I have a problem! The idea that everything and everyone needs to be labeled, to fit in a category, irks me! There is also the realization that some individuals label to make themselves feel better about a particular issue.
For instance, I am caught in a label limbo, of sorts, both educationally and professionally. I am a product of both public and private education. My parents started my sister and I out in public school but made the switch to private midway through our elementary education. I still shudder when I recall those first few months after the switch! Change does not always come easy to me 100% of the time. However, I survived the big turmoil.
Fast forward a few years…
When it came time for me to decide my major when I applied to colleges; I felt called to choose elementary education. There was no thought process involved as to whether I would go into a public school to begin my career or a private school to begin my career. I simply wanted to use my degree and begin teaching. I was fortunate, during my college years, to obtain field experience in both settings which I benefited from greatly. In the end, I ended up teaching in private schools full-time. It was not a conscious choice; I wanted to teach and I availed myself of the opportunity presented.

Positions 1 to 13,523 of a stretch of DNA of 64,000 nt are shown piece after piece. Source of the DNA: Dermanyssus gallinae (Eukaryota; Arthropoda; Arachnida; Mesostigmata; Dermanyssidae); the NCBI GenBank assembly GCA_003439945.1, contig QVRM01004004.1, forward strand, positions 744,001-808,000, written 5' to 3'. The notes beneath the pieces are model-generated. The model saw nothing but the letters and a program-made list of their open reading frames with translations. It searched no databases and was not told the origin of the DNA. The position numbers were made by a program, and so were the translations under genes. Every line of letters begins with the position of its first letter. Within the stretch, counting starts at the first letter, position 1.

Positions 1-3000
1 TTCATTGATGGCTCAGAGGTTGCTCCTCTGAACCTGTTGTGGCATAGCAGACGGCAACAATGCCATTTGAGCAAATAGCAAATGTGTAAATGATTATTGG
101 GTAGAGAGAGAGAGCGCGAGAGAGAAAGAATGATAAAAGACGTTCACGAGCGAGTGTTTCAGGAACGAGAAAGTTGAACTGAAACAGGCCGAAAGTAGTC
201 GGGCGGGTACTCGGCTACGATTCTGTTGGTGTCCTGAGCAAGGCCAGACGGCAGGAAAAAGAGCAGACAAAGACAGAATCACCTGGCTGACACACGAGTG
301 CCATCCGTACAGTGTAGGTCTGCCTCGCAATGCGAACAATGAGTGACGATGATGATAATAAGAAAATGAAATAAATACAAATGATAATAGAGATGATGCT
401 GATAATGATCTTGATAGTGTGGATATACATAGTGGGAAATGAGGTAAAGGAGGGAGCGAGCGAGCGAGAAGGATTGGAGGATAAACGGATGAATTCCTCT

Fast forward a few more years…
As our children became school age, public school was where we wanted them to begin their education. Due to family circumstances, they went to private school for almost 3 years but returned to public school. Our daughters, who do much better with change than I did, have survived and are thriving. They often thank us for the opportunities and resources they are presented with in a public school setting. Unfortunately, I cannot fathom how many times my children encountered, during their 8th grade year, the question of “Where are you going to high school?” With their response came the response from the questioner of “Oh.” As if sending them to public high school was a horrific unfortunate consequence. In fact it is in this setting, of public education, where my children continue to learn and practice acceptance of differences, kindness, along with the idea that an overabundance of material possessions does not mean you are the most successful person.
Labels can hurt and are often misleading. Judgment of others is so negative and energy draining. Where is our support for one another? The full impact is sometimes unnoticed and the deepest hurts are those which cannot be seen by the eye.
Treat others as you would want to be treated with respectfulness, kindness, and compassion. If these are given freely to others, as a trio more willingly, than perhaps labeling would be a thing of the past. No longer would labels dealing with size, shape, color, education, ethnicity, or labels dealing with physical or mental impairments be used.
A girl can dream can’t she…?